As this particularly unpleasant season comes to a close, here’s a short update:
This winter saw Appin Cats adoptions at an all-time high, with virtually all of our rescued kittens in new homes. This certainly is fantastic news! Additionally, our friends at other rescues have experienced the same phenomenon – the current pandemic is causing many people to rethink their home situations and open their homes to some quality companionship.
Our Safe Haven Shifts Focus
“Our Safe Haven” project has been enacted in a very modest fashion, as the dwelling we were so graciously allowed to use requires a lot of structural repair. We are using the space to the best of our resources, but haven’t invested in its rehabilitation in any significant way. At this point, we are unsure just how many rescue-needy cats there are left at our main colony.
Our Safe Haven feeds in a somewhat sheltered building and has a couple of straw-filled beds (thanks, Lisa!) in covered shelters (thanks, Jason and David!), a heating pad and a heated bowl to stop the water from freezing (thanks, Heather!). If you have donated to this initiative, do know that your donations have not gone to waste, as there are still cats to rescue and feed, which is our continuing mission.
As advocates for these felines, our attention has begun to turn to how we can best move forward to have a lasting impact on the stray and feral cat population. Recent events have caused us to seek legal advice – for the purposes to lobbying for positive changes in the feline world – and at some point, we will do fundraising for precisely this: legal expertise and advice to affect a positive, lasting change to our cruelty laws, municipal bylaws, promoting the recognition of animals as sentient beings instead of property. There is much work to do, and we do our best to divide our time between making real progress now – boots on the ground – and planning for the future, where our local governments share in the responsibility of ensuring our pets are safe and healthy.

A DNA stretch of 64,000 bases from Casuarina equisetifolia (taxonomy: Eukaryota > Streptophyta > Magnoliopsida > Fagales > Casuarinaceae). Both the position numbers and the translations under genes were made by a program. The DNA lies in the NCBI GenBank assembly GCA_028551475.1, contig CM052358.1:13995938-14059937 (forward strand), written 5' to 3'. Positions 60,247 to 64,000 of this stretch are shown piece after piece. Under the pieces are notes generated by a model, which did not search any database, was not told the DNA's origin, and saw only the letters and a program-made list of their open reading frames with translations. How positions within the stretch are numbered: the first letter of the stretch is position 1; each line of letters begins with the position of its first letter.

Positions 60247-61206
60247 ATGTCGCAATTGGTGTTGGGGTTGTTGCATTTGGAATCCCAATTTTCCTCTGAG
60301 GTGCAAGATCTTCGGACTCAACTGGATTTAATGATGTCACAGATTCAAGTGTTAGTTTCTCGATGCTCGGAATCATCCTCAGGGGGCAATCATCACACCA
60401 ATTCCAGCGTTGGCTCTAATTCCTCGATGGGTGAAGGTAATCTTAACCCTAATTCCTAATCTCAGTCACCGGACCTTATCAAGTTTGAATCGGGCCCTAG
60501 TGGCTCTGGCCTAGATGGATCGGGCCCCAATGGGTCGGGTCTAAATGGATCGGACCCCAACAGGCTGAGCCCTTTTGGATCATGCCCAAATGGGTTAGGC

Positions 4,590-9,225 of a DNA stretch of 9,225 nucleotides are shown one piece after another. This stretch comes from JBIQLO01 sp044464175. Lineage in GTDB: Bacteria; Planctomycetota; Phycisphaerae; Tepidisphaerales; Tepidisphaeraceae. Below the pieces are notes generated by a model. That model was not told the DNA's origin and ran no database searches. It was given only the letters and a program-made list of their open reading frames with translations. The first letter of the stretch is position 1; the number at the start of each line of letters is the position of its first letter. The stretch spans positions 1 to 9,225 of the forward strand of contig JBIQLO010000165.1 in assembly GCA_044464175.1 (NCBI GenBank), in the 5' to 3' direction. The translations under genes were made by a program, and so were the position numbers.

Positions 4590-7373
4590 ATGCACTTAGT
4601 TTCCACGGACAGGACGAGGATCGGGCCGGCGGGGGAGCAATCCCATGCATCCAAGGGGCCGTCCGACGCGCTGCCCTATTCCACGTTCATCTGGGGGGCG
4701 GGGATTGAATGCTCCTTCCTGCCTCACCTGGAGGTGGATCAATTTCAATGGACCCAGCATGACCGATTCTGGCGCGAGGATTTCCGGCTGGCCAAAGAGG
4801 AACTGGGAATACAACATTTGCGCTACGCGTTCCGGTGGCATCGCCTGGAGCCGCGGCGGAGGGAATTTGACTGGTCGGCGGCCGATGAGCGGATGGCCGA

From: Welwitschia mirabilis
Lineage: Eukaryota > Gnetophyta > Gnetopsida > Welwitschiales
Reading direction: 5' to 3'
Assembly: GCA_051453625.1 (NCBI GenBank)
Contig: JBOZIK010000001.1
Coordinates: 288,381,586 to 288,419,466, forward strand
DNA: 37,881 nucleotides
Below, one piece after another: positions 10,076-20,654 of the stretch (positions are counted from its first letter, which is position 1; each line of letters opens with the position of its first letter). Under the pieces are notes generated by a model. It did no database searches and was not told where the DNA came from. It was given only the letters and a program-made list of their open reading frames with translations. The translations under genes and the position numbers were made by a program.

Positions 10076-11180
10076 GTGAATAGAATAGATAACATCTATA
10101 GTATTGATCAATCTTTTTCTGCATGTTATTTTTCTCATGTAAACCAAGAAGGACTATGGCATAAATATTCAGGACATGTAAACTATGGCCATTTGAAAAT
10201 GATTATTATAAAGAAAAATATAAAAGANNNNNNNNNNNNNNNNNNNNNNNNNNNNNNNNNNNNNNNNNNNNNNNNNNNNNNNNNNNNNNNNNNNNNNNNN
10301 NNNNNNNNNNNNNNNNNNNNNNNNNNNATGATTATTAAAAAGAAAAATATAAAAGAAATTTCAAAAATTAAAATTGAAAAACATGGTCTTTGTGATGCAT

Our biggest challenge as of late is determining how many uncared for felines remain; along with wanderers with homes, there are a number being fed but uncared for. Our next steps are to re-engage the community to share information, then begin trapping again to rescue as many as possible before the spring mating season begins in earnest.
Stay tuned for our continuing adventures! If you like what we’re doing, please feel free to throw some money at it to see if it goes away, or if you’re interested in adopting or helping out, we dare you to contact us!
Peace, Love, and Felines!